Once the commotion had died down a little Rotnac returned, bringing many more incredible breakthroughs in munifnism. He showed that munifni was not a single color, but a spectrum of its own with thousands of incredible shades and variations. Each of these he described, and using these theories, produced artwork more beautiful than anything anyone had seen before.

With all these breakthroughs it seemed Munifnism had gained the upper ground. A foundation was formed of munifnists which, by this point, contained almost all of the worlds most prominant artists. To these men it seemed that munifni and munifnism was so fundamental, so key to producing beautiful and astounding artwork, that it must be the basis of all art and beauty in the world. They set about on an astounding project - to re-write all of the known rules of art, composition, balance, and emotion in terms of munifnism - to create a unified theory of art centered around Rotnac's work.

And so the project begun - rules we converted to munifnist forms, practices were derived from the propeties of munifni, and fundamental answers to important devisive questions were resolved using the behaviour and properties of munifni.

During the project many started to think more deeply about the path they had set out on. They began to wonder what had happened the day Rotnac had discovered the founding rules for munifnism - what had triggered in him thoughts that had not been triggered in anyone else for thousands of years. After some hesitation Rotnac answered.

Rotnac explained that on the day munifnism had been discovered he had been visited by a spiritual being. This being had spoken to Rotnac directly - its purpose - to bring an understanding of the color munifni to the human realm.

According to Rotnac, the being had said it was from a spirtual world called the "muniforum" - a world separate and different to the human world. In the muniforum the color munifni was just another color, a bold, beautiful, powerful color that decorated the walls of powerful spirits and gods. The being itself had an innate and deep understanding of munifni, seeing it in many places around its world, but because Rotnac was not from this world he would be unable to see munifni directly. Instead, the being said, it would try to describe the properties and behaviours of munifni to Rotnac, and asked that he pass these explainations onto the other humans in the world. This was the only way humans could come close to the magnificent color munifni.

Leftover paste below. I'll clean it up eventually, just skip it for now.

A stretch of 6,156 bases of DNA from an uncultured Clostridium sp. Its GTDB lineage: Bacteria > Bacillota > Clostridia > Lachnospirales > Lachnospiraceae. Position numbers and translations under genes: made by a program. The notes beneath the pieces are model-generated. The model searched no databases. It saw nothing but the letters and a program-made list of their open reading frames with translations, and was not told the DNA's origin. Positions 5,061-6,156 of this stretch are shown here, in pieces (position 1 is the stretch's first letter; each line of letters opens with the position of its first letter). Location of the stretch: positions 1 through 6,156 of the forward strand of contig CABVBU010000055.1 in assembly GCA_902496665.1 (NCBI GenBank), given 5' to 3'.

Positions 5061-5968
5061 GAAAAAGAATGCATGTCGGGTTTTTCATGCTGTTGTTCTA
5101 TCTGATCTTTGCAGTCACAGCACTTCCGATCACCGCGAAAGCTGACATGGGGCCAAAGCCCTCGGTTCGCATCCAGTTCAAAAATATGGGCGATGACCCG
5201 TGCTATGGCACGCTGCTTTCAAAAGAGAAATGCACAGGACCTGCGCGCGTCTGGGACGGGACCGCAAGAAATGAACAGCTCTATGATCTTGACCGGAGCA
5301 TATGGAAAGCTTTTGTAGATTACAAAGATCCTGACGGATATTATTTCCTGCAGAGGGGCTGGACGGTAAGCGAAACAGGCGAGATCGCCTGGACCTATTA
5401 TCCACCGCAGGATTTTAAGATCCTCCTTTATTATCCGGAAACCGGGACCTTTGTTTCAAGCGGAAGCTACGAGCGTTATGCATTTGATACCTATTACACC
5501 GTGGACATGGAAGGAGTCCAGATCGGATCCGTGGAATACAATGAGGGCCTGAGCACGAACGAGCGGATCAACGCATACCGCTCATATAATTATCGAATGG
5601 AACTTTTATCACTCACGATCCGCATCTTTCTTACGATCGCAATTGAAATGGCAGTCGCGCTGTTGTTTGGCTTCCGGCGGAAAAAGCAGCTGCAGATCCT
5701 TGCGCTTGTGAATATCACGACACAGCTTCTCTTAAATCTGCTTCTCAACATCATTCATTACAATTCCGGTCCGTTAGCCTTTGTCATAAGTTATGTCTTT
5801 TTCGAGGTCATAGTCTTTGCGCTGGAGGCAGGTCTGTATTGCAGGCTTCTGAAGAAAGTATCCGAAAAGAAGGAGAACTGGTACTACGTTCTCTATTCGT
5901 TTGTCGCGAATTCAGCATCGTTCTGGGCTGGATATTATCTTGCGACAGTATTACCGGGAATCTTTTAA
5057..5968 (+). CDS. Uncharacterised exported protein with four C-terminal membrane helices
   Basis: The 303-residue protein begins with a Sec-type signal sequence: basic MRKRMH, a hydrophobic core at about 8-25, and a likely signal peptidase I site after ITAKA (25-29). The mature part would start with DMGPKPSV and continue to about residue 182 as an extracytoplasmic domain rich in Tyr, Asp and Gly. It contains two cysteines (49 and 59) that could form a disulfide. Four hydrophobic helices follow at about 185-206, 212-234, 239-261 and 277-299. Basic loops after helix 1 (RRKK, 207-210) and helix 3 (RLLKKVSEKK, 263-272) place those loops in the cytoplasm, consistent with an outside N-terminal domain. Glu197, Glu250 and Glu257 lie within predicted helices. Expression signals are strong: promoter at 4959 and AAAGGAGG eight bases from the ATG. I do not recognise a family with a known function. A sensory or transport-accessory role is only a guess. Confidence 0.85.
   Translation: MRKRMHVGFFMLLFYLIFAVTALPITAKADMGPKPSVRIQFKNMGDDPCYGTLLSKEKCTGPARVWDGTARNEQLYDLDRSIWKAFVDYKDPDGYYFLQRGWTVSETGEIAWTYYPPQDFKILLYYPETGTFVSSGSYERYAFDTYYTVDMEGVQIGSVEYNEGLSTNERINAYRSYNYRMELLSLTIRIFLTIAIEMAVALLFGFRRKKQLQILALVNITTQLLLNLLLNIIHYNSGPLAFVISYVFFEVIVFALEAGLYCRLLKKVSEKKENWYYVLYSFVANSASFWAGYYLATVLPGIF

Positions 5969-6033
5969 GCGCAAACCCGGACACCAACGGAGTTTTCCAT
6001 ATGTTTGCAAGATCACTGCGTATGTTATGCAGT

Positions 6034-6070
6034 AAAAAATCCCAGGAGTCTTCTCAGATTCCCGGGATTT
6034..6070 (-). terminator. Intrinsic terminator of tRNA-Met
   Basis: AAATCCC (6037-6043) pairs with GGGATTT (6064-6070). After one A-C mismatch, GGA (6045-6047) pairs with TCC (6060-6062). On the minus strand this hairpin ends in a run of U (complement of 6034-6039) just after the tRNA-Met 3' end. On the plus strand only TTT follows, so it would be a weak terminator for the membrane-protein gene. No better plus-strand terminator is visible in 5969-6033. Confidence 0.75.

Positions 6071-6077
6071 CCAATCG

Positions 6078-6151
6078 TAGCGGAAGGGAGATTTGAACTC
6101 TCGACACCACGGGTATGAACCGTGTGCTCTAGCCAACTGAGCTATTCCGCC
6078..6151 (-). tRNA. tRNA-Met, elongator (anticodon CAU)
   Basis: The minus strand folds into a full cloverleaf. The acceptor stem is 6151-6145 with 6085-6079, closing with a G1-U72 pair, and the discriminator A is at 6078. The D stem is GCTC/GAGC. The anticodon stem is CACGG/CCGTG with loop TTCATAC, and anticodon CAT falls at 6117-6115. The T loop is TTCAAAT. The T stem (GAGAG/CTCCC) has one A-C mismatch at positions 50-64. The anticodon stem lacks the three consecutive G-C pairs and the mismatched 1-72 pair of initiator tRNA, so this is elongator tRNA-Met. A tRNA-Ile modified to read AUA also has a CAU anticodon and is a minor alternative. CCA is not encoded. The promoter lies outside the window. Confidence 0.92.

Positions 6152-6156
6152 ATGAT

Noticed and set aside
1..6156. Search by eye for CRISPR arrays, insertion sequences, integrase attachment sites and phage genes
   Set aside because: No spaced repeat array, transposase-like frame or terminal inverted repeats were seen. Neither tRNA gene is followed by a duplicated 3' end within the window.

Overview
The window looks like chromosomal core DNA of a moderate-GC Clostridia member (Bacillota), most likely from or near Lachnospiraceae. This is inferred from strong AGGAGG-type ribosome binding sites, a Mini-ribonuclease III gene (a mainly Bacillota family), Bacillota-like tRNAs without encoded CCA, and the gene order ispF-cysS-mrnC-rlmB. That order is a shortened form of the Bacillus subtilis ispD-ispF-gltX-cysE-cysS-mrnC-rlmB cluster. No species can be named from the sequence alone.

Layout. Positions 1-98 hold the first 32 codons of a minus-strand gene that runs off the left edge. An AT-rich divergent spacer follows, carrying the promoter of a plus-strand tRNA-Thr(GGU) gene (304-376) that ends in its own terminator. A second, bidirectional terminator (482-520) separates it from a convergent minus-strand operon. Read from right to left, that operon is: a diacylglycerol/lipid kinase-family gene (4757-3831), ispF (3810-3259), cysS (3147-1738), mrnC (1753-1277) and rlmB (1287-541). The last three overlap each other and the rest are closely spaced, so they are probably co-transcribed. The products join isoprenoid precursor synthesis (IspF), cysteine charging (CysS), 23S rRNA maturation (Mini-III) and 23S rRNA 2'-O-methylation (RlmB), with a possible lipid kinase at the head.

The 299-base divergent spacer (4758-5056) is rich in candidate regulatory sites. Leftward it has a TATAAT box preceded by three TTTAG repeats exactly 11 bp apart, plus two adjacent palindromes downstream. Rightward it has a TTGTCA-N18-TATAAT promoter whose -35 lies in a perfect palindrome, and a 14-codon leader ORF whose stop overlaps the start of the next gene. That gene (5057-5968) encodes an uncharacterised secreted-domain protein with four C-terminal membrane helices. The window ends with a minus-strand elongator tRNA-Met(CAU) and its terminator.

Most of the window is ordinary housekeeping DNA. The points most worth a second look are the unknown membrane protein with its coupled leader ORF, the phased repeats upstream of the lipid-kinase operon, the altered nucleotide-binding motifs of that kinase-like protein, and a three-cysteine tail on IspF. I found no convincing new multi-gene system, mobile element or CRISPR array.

That, Rotnac explained, was how he had come up with the theories of munifnism.

The last remaining opponents of munifnism went mad - they felt that this absurd story gave them the final conclusive proof that Rotnac was simply a liar and his rules made up. It was clear to them now: munifni didn't exist and Rotnac was crazy.

And some of Rotnac's supporters also questioned this odd sounding story. But, they thought, had following the rules of munifnism not already produced the most wonderful artwork? Did the rules not appear consistent and sensible? And, perhaps more importantly, did it even matter if Rotnac's story was untrue? The theories of munifnism existed independantly of how they were discovered. The proof, they said, was in the artwork being produced, not Rotnac's story.

And so the project continued. More and more rules of art were written in terms of munifni until all that was left were the fundamentals - the very axioms of beauty and art. At this point there was a natural pause - every rule of art had been written in terms of munifni but none of these rules would make sense unless it was also clear that munifni was a real color. And it was not obvious this was the case - this was a color that no one had ever seen or used. Even after all that had happened, the only evidence of munifni's existance was Rotnac's story - and even that seemed to state that munifni only existed in a separate spiritual world.

But the project had come far - and the artistic world was for once united around a single flag - a flag that signified the incredible other-worldly and beautiful inspritation that was behind all artwork - the color munifni. Never had a movement felt so right in the whole of art. And so there was little hesitation. A final rule was added to the fundamental laws of art - an axiom upon which all others were balanced - to be taught in art classes throughout the rest of history. Here was the undeniable truth that all munifnists agreed on. The ultimate truth for the artistic world which could not be proven but seemed to be true:

"The Color Munifni Exists"